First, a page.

Tag Archives: stadium

A brochure from the Olympics – the map from the London Tube

 

I’ve got two maps for you. The first is the slippy map above from London Town:

I like the…hand-drawn feel of the map. Venues are shown in indicative locations rather than being geographically correct, as the details of London between the venues are missed out. This makes it a very poor map for navigating around London between the venues, but a good graphic illustrating just how many venues in London there are, and how they relate geographically to the major London landmarks. – Mapping London

 

Second, is the one you would pick up in the London Tube if you were going to the games. Created for the Olympics, the “London Summer 2012″ map looks like a pretty cool brochure/souvenir for the games:

The maps feature key landmarks, the locations of Olympics related events (such as London Live) and shops, a selection of interesting museums and also more practical information such as public amenities, police stations and NHS walk in centres. The maps also include 6 discovery trails (round trips) to help explore different areas (such as the City; Spitalfields and Brick Lane; Regent’s Park; and the West End).

Two screenshots of it below – more at – Mapping London

 

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The complete TV schedule for the 2012 London Olympics

Here are the big events for Fri/Sat, with the full schedule available from the L.A. Times – 2012 London Olympics on TV

 

Friday

2012 Summer Olympics 7:30 p.m. Friday, NBC: Opening Ceremony: London, the first city to host the Olympics three times, welcomes the world and Queen Elizabeth II officially opens the Games. (N)

 

Saturday

2012 Summer Olympics 6 a.m. Saturday, NBCSP: Soccer, Beach Volleyball, Volleyball, Equestrian, Shooting, Archery, Handball, Table Tennis: From London. Soccer, women’s: USA vs. Colombia, Brazil vs. New Zealand, France vs. DPR Korea; beach volleyball; volleyball, women’s: China vs. Serbia; equestrian: eventing dressage; shooting: women’s 10m air rifle; archery; handball; table tennis. (N)

2012 Summer Olympics 9 a.m. Saturday, NBC: Swimming, Cycling, Beach Volleyball, Volleyball, Basketball, Rowing: From London. Swimming: qualifying heats; cycling: men’s road race; beach volleyball, men’s: USA vs. South Africa; volleyball, women’s: USA vs. Republic of Korea; basketball, women’s: USA vs. Croatia; rowing: qualifying heats. (N)

2012 Summer Olympics 8 p.m. Saturday, NBC: Swimming, Gymnastics, Beach Volleyball: From London. Swimming, finals: men’s and women’s 400m individual medley, men’s 400m freestyle, women’s 4x100m freestyle relay; gymnastics: men’s team competition; beach volleyball, women’s: USA vs. Australia. (N)

 

And, if you’re away from the TV you can watch every event on the web, or on your smartphone, plus like your favorite athletes on Facebook.

 

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New stadium rules for NFL games – free wifi, unlimited noise, more instant replay

Professional football, America’s most popular and profitable sport, is preparing to tackle a glaring weakness: Stadiums are increasingly empty.

As part of sweeping changes designed to give teams more flexibility to fill their seats, the National Football League is watering down its controversial TV “blackout” rule. And this season, for the first time, fans in the stadium will be able to watch the same instant replays the referees see during reviews of controversial calls.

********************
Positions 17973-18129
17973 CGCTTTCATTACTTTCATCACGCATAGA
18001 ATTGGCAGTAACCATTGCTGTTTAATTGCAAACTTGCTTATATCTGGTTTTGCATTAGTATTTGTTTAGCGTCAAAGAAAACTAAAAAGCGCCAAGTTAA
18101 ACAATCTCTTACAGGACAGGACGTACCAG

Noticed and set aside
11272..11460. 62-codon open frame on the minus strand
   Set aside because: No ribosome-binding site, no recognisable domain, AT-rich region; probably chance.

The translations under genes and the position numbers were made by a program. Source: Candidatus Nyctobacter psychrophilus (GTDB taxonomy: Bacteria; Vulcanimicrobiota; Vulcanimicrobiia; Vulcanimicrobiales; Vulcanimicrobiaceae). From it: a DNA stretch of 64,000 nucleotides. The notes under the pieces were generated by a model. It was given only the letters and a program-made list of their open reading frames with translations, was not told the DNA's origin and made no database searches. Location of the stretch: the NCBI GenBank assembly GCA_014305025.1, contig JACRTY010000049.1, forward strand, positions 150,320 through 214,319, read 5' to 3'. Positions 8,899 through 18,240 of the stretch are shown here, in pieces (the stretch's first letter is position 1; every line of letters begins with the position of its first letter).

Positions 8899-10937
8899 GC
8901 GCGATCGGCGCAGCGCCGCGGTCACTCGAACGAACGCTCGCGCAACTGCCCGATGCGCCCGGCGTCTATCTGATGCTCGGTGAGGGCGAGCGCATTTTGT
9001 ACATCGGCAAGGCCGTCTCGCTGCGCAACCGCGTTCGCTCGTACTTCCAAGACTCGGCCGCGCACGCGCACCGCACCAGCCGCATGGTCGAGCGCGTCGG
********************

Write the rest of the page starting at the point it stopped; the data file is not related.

The league also is planning to introduce wireless Internet in every stadium and to create smartphone apps that could let fans listen to players wearing microphones on the field.

With declines in ticket sales each of the past five years, average game attendance is down 4.5% since 2007, while broadcast and online viewership is soaring.

In hopes that professional football can mimic the wild stadium atmosphere typical of college football games, the NFL says it has “liberalized” its restraints on crowd noise. Stadiums will now be free to rile up crowds with video displays, and public-address announcers will no longer be restrained from inciting racket when the opposing offense faces a crucial third down.

 

Read moreGame Changer: NFL Scrambles to Fill Seats

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Dodgers new ownership finally takes over

The new owners take the field. Starting on the right, Earvin "Magic" Johnson, next to him (white hair) is Mark Walter, chairman of the Dodgers and CEO of Guggenheim Partners, and in front-middle is Stan Kasten, club president.

 

Stan Kasten

As the primary architect of the Atlanta Braves’ dynasty in the 1980s and ’90s, Kasten noted the Dodgers’ fast start in stressing that the goal is to “win now — we’re not going to wait two years.”

Mark Walter

In the tall, reserved Walter, Johnson can see parallels in ownership style with the Lakers’ Jerry Buss. Buss left it to general manager Jerry West and successor Mitch Kupchak to make the moves that kept that franchise at the top of the heap.

“Mark’s like Dr. Buss,” Magic said. “He’ll put money into the team and stay out of the way. He wants to win.”

Magic Johnson

Johnson, a big baseball fan growing up in Michigan, called it “one of the happiest days of my life.”

He said he was flattered that Walter and Kasten wanted him to join Guggenheim Baseball Management — along with Mandalay Entertainment chairman Peter Guber, Guggenheim Partners president Todd Boehly and Texas energy investor Bobby Patton — when they were putting together their winning bid to Frank and Jamie McCourt.